Lace up the Scarpa Crux approach shoes and make the hike to the day's objective. Doing a moderate climb? Don't bother switching into rock shoes. The Crux can handle scrambling and light climbing.
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Rated5out of5byredinnolafromGreat shoe.I've had these shoes since they came out, sometime in early 2012, 2+ years. I've been all over the US in them. Hiking, biking, whatever. I took them to Ecuador for my approach and camp shoes for a Cotopaxi summit trip, also used them on acclimatization hikes. These are NOT climbing shoes, they are approach shoes and great everyday shoes. All these reviews about the shoe failing after "5 days" of climbing. Yeah, no kidding, they aren't built for that, which is why Scarpa makes climbing shoes. Before you buy a product make sure it suits your purpose, and if you choose to ignore its intended use don't get upset when you trash the product prematurely.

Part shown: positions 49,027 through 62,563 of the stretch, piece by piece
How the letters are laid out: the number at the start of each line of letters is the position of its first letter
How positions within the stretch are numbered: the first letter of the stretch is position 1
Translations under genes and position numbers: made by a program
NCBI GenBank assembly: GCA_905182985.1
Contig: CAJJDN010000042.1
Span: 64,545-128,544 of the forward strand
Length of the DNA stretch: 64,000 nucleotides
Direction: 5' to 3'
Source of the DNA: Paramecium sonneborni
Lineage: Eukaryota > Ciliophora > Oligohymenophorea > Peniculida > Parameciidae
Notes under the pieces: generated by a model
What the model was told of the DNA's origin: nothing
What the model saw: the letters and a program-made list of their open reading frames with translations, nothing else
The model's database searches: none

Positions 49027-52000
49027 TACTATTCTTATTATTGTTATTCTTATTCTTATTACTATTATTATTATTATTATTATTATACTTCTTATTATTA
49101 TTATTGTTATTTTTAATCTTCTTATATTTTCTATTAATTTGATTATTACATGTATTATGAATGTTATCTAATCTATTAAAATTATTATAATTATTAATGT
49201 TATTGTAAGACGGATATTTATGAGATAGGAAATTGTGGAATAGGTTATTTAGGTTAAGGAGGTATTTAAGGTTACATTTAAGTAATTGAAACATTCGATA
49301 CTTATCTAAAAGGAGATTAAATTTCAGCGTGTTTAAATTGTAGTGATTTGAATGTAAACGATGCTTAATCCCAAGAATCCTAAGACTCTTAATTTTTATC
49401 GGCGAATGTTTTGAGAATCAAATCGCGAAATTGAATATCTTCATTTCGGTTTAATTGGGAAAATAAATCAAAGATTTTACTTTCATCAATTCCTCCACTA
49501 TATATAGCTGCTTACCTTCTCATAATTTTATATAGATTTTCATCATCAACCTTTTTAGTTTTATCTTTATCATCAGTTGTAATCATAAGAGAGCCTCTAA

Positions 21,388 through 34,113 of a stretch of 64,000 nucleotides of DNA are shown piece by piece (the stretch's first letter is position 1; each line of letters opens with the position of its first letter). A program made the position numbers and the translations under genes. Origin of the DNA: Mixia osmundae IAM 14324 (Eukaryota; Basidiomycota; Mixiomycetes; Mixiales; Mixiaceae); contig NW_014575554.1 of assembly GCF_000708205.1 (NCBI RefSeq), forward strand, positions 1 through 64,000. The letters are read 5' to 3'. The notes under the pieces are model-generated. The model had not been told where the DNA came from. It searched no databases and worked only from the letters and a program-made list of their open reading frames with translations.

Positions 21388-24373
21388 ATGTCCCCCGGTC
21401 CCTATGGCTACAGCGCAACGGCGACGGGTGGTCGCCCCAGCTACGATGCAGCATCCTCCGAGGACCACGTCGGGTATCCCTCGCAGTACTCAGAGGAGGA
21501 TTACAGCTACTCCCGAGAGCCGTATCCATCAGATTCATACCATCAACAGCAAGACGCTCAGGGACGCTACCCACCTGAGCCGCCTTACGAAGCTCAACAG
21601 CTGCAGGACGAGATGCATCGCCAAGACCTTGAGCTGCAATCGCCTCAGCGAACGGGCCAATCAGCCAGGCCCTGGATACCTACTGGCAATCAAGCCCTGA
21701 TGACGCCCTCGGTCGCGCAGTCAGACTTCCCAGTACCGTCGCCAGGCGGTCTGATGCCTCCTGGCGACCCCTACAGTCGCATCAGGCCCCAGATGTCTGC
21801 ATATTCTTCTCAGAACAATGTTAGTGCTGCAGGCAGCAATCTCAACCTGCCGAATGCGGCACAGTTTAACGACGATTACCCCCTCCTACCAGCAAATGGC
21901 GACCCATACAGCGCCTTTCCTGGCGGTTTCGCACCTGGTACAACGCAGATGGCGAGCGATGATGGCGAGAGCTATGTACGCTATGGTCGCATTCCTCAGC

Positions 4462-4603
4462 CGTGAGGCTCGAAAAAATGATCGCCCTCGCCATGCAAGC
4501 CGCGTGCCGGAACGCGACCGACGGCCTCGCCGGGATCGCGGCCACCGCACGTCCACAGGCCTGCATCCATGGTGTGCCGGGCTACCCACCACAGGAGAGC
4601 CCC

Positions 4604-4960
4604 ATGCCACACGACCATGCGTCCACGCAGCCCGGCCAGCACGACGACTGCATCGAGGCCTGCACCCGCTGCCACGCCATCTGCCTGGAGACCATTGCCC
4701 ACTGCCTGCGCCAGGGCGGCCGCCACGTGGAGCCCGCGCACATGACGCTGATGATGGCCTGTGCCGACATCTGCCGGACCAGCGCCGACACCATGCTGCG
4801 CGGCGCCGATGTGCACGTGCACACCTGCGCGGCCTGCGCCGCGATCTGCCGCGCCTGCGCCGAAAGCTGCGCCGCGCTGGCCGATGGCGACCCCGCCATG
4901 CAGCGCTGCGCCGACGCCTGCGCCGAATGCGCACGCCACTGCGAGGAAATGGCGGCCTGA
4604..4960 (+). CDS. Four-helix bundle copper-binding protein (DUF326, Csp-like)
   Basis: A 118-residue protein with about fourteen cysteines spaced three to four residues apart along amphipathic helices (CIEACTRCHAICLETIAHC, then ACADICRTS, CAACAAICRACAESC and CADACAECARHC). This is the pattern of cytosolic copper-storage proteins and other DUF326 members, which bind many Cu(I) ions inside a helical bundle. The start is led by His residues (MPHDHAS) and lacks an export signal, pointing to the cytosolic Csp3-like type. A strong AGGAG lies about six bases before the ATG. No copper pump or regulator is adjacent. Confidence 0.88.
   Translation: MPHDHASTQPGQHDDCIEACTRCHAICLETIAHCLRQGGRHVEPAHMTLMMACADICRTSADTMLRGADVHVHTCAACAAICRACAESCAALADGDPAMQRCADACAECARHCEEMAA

Date published: 2014-04-22
Rated4out of5byBob is a poserfromGreat for just walking around or whatever you needFor starters, I don't use these as "approach" shoes. I don't climb. I walk around the city in them and occasionally use them for hiking in the woods. Very comfortable. Good traction. They seem to wear pretty quickly--but I wear mine a lot so maybe that's to be expected. I actually own two pairs of these because I liked the first pair so much. One like this in green and another in orange/red. I think the canvas one breathes a little better. Fit seems very true to size.